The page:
Colonel Pickering

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COLONEL PICKERING

By Don Conway

Authors note: This is one of a series of stories called Movie Minor Characters in which I try to develop a fictional biography of some minor character in a popular movie. Colonel Pickering is such a person in the movie My Fair Lady.

          John Pickering, later Colonel Pickering, was born at home in the East India Company’s station at Jaipur, in central India in 1850. His father, Sir Edward Pickering, was a general in the army of the East India Company. Sir Edward distinguished himself in the Great Indian Uprising of 1857. When Queen Victoria dissolved the East India Company in 1858, Sir Edward’s commission was transferred to the British Army and he was given command of the garrison at Jaipur.

It was under these circumstances that John was raised in India speaking English, Sanskrit, and several local Indian dialects. He attended the local English School along with the other children of privileged English residents. He exhibited a facility with languages at an early age. His language ability made him a favorite with the household servants, the local native workers, and merchants.

As with most English boys, John began to play cricket at an early age. By the age of fourteen, he was a valued player on both the English garrison team and the local Indian team.

Life at the British Army garrison in Jaipur offered few opportunities for a middle-class boy and his father, Sir Edward, began to ponder his son’s future. With the East India Company no longer in existence there seemed to be only two possible futures for the boy–the clergy or the army. Disinclined to condemn his son to the religious life Sir Edward began to prepare John for the Royal Military Academy at Woolwich, England. Since Woolwich was the premier training school for The Royal Army Engineering Corps, Sir Edward saw to it the John received a solid background in mathematics.

When one of Sir Edward’s old army comrades was appointed the Commanding Officer at Woolwich, Sir Edward prevailed upon him to accept John into the academy. John’s ability with languages, especially Indian languages, plus his reputation as a high scorer at cricket were sufficient to ensure his acceptance. He left India in 1868 and at the age of eighteen entered Woolwich.

At Woolwich, he studied Civil Engineering and graduated with honors in 1872 with a commission as a second lieutenant in the Royal Engineers. Because of his language facility, he was immediately sent back to India to the garrison at Bombay.

When Queen Victoria was established as the Empress of India in 1858 the continent exploded into a frenzy of economic, educational, and physical development. By 1900 India had the longest railroad and telegraph system in Asia. Elementary schools and Universities sprang up in every section of the country. As a Civil engineer, John was deeply involved in much of this construction. Railroads and waterworks were his special areas of expertise. For the next thirty years, from 1872 to 1902, he pursued his army career throughout most of central India.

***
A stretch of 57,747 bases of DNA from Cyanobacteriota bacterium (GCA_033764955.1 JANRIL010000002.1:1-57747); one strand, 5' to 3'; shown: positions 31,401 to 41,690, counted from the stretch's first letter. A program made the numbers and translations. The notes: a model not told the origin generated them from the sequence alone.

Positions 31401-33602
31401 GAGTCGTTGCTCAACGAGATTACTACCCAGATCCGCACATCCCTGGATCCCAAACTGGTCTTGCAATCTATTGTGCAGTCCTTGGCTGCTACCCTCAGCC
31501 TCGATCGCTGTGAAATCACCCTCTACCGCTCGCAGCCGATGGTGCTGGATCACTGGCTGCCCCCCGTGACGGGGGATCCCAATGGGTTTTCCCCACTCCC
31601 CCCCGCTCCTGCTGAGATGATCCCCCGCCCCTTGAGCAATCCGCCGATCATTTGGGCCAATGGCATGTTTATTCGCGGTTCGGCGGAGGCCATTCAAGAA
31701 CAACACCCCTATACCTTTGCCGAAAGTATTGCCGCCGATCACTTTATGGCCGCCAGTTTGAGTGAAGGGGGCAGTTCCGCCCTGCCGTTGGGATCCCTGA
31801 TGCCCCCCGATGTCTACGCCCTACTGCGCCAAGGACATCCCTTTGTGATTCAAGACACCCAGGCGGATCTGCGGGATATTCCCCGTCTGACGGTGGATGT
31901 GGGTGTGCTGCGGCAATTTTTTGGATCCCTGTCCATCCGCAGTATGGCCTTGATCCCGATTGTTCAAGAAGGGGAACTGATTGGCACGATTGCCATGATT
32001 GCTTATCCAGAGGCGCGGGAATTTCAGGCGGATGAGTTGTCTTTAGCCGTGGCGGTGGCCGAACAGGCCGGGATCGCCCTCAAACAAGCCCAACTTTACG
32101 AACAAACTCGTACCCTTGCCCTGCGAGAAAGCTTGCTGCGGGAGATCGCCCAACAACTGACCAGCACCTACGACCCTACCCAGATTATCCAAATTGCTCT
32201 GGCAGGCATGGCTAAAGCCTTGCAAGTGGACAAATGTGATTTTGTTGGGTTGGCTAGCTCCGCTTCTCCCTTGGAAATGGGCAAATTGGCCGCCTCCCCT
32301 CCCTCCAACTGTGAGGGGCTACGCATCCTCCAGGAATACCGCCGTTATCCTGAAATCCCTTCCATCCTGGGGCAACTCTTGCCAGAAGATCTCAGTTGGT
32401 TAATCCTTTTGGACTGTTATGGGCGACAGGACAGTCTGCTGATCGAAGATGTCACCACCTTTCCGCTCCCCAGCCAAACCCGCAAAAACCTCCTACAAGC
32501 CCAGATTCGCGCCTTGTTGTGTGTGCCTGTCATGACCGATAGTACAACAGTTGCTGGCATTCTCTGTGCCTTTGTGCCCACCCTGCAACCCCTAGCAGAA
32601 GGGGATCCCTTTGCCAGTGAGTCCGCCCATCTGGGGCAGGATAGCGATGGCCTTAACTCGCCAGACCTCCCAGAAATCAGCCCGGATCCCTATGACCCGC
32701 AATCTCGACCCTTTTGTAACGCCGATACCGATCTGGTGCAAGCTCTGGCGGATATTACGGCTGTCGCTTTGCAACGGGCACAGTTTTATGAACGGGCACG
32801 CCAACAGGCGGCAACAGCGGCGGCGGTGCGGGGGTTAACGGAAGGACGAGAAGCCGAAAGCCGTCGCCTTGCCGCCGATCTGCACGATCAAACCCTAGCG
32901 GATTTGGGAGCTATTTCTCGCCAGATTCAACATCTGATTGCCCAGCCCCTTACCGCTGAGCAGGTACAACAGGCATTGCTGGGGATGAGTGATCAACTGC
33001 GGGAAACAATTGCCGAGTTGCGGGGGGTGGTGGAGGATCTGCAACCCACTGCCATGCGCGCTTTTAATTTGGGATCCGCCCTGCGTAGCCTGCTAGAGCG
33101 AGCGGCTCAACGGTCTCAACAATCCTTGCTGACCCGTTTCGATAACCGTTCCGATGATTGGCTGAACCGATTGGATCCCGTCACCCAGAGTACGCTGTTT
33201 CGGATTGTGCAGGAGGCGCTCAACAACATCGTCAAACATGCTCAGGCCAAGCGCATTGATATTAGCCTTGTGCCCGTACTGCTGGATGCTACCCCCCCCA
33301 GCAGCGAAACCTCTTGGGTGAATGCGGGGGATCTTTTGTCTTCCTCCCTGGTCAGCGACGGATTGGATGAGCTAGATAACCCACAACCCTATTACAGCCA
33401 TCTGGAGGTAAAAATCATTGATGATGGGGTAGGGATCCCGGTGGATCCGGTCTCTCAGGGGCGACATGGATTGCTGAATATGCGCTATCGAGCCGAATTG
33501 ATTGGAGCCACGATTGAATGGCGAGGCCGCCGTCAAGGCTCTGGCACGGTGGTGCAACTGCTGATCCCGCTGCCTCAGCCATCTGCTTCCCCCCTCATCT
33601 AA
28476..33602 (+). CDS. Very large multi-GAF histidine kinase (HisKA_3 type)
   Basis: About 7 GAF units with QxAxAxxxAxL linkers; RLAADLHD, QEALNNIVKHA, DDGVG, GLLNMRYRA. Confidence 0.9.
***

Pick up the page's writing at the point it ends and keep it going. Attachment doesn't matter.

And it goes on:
His work with the Indian railroads and telegraph systems brought him into contact with many private entrepreneurs, contractors, and government officials. These contacts, in turn, opened a number of lucrative investment opportunities for him. As his military rank grew, eventually to a full colonelcy, so too, did his private fortune grow. By the time he retired from the British army in 1902, he had a comfortable portfolio of stocks and bonds to cushion his later years.

During his army years Colonel Pickering, long a confirmed bachelor, devoted his spare time to the study of the Sanskrit language. In 1885, he published a paper on this subject in the British Journal of Linguistics. Sanskrit considered a rather exotic language in Britain at the time, brought a small degree of fame to Colonel Pickering. Two additional papers published in 1887 and 1891 were enough to earn him an invitation to join the Royal Society of Asian Languages in 1892.

Encouraged by this growing notoriety he set about his most ambitious project — a scholarly treatise on the Sanskrit Language. He devoted the years from 1894 to 1900 to this work. His book Spoken Sanskrit was published in 1901 to great critical acclaim.

During his years of study, Colonel Pickering had often come across the name, and works, of a certain Professor Henry Higgins. Professor Higgin’s works on phonetics and his book Higgin’s Universal Alphabet were especially intriguing. Though a modest man, Colonel Pickering determined to return to England to meet and confer with the famous professor.

Pickering arrived in London in 1908. One evening, while settling himself into the Carlton Hotel, Colonel Pickering decided to attend a concert. While the concert was letting out it started to rain. Pickering, along with many others, took shelter in an arcade in front of a church. By the purest of circumstances, he came across Professor Higgins who was notating the gutter English speech of a flower girl named Eliza Doolittle.

Colonel Pickering and Professor Higgins, bonded by their common interest in language, struck up an immediate friendship. When Professor Higgins boasted that in six months, he could pass Eliza off as a Duchess, Colonel Pickering said that this was not possible. The two men entered into a bet over this project. The details of Eliza’s conversion were beautifully portrayed in the movie My Fair Lady.

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Don Conway is an award-winning Architect and Writer (two golds and a silver medal from national writing competition) also a Loeb Fellow at Harvard University. Says he is working hard on book number four.